Objective: The Bypass Angioplasty Revascularization Investigation 2 Diabetes (BARI 2D) trial demonstrated similar long-term clinical effectiveness of insulin-sensitizing (IS) versus insulin-providing (IP) treatments for type 2 diabetes on cardiovascular outcomes in a cohort with documented coronary artery disease. We evaluated the effects of randomized glycemic control strategy (IS vs. IP) on the prevalence and incidence of diabetic peripheral neuropathy (DPN).
Research design and methods: DPN (defined as Michigan Neuropathy Screening Instrument [MNSI] clinical examination score>2) was assessed at baseline and yearly for 4 years. DPN prevalence and incidence were compared by intention-to-treat modeling by logistic generalized estimating equation models for prevalence and Kaplan-Meier estimates and Cox regression models for incidence rates.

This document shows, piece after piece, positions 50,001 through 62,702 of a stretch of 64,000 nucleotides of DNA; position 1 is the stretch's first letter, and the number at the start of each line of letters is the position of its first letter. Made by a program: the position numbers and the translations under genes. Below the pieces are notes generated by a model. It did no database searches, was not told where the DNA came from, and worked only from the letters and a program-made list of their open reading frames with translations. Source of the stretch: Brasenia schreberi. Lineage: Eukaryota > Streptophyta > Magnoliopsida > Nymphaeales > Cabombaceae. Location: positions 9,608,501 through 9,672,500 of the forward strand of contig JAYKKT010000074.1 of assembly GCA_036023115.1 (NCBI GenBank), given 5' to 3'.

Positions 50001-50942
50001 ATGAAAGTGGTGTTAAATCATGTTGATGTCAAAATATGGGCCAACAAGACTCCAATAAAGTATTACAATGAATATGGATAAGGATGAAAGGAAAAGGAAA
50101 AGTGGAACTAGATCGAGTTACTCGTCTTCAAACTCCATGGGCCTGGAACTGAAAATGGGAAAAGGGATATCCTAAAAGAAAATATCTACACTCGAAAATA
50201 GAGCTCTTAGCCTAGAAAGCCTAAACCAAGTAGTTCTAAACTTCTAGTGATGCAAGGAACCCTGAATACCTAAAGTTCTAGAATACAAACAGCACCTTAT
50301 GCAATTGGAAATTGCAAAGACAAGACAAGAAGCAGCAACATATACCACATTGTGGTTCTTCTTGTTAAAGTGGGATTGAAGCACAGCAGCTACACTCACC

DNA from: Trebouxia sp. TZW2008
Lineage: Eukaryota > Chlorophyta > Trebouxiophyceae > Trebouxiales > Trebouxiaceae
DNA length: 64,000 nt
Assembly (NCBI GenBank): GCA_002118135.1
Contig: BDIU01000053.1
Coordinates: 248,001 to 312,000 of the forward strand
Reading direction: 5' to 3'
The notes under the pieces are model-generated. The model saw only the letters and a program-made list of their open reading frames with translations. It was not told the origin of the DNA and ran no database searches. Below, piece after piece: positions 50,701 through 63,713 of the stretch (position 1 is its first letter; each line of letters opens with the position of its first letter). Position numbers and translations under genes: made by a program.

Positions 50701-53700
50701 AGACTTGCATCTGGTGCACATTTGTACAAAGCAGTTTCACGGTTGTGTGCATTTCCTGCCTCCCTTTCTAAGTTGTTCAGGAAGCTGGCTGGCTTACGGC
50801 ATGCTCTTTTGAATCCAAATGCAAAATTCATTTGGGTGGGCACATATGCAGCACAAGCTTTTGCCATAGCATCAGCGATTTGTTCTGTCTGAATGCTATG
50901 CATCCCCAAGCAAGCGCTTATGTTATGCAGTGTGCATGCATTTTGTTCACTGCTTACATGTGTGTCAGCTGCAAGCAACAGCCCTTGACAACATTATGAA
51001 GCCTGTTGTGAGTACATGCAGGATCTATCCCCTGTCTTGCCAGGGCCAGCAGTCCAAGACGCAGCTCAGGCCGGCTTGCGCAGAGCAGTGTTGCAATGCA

Results: Results are reported for 2,159 BARI 2D participants (70% males) with valid baseline and at least one follow-up MNSI score (mean age 62±9 years, mean HbA1c 7.7±1.6%, diabetes duration 10±9 years). There were no differences in the prevalence of DPN between the IS and the IP groups throughout the 4 years of follow-up. In 1,075 BARI 2D participants with no DPN at baseline, the 4-year cumulative incidence rate of DPN was significantly lower in the IS (66%) than in the IP (72%) strategy group (P=0.02), which remained significant after adjusting for the in-trial HbA1c (P=0.04). In subgroup analyses, IS strategy had a greater benefit in men (hazard ratio 0.75 [99% CI 0.58-0.99], P<0.01).
Conclusions: Among patients with type 2 diabetes followed for up to 4 years during BARI 2D, a glycemic control therapy with IS significantly reduced the incidence of DPN compared with IP therapy and may add further benefit for men.
Trial registration: ClinicalTrials.gov NCT00006305.